Halt restoration to protect relics

Published: 12/04/2009 05:00



Reputed painter Le Thiet Cuong and painter, art researcher Phan Cam Thuong shared their viewpoints about the way historical and cultural relics have been “restored” in the last two decades.

Arhat statues, masterpieces at Tram Gian Pagoda in Chuong My district, Hanoi, were re-painted colourfully.

Le Thiet Cuong: The larger relics are, the more they are sabotaged during restoration. The more investment in relics, the more they are damaged. Why?

Why did the Heritage Agency of the Ministry of Culture, Sports and Tourism suggest a plan to restore Va Temple, in Trung Hung commune, Son Tay, Hanoi, by tearing it down to build anew? Who advised the agency to do it that way?

How could they build a ludicrous three-storey house in front of Ly Quoc Su Pagoda, Hanoi, on the occasion they restored the pagoda? Which state agency allowed them to break the thousand-year-old wall of Bo Pagoda or build a ferro-concrete statue to cover wonderful terra-cotta reliefs, typical of unglazed terra-cotta art of Vietnam in the late 16th century, at Tram Gian Pagoda, Hanoi? And then the ancient citadel wall in Bac Ninh was destroyed to build pigpens. Did the Heritage Agency not know about these cases?

We have to prevent the bad practice that anyone who has money can tear down temples and pagodas to repair, to re-paint ancient statues regardless of rules about restoration of relics. Temples and pagodas are national relics but they are located inside villages and they are taken care of by villages while the knowledge of villagers about preservation and restoration is too low. But the mistake should not be blamed on the people only. We should have independent companies to supervise the restoration of historical relics.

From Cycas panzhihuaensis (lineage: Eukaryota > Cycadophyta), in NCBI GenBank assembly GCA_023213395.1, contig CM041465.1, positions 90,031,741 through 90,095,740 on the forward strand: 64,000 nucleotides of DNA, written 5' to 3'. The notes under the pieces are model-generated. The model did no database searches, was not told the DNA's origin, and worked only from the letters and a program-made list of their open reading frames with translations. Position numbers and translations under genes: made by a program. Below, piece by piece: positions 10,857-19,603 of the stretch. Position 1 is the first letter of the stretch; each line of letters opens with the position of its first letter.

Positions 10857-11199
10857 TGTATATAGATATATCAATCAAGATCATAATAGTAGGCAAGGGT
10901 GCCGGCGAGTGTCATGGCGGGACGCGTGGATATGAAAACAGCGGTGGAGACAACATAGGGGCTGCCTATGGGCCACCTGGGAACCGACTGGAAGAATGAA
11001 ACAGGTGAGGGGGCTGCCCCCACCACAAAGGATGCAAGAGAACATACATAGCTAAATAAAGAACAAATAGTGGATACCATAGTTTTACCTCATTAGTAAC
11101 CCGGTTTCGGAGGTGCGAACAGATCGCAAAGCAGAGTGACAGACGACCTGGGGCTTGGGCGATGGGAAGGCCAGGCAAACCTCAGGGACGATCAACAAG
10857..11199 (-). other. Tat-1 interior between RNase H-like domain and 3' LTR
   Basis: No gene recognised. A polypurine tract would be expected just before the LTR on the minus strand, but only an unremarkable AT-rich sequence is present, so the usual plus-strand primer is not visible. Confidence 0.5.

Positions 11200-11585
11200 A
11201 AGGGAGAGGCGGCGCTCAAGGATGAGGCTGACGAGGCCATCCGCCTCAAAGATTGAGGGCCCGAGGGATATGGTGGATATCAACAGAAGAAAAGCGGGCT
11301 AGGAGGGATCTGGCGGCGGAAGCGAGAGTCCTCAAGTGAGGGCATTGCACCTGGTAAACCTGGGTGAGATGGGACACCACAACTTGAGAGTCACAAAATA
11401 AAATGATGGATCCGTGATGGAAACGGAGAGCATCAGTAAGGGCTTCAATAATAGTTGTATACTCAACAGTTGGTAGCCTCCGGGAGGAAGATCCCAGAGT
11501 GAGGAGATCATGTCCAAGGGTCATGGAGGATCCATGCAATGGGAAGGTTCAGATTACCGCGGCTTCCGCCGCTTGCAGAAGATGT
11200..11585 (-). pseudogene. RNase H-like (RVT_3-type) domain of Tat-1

A country with a history of 4,000 years and a huge number of relics doesn’t have any school that trains technicians in relic restoration. It’s time to establish a school specialising in the restoration of woodworks, lacquer, pottery, silk works and others.

The relics that were restored well include the ancient house of Pham Ngoc Tung in Vinh Loc, Thanh Hoa province, which was restored by a Japanese university in 2002; wall paintings in An Dinh royal palace, Hue city city by the Leibniz Cultural Exchange Association (Germany); and 23 Champa sculptural works by French experts.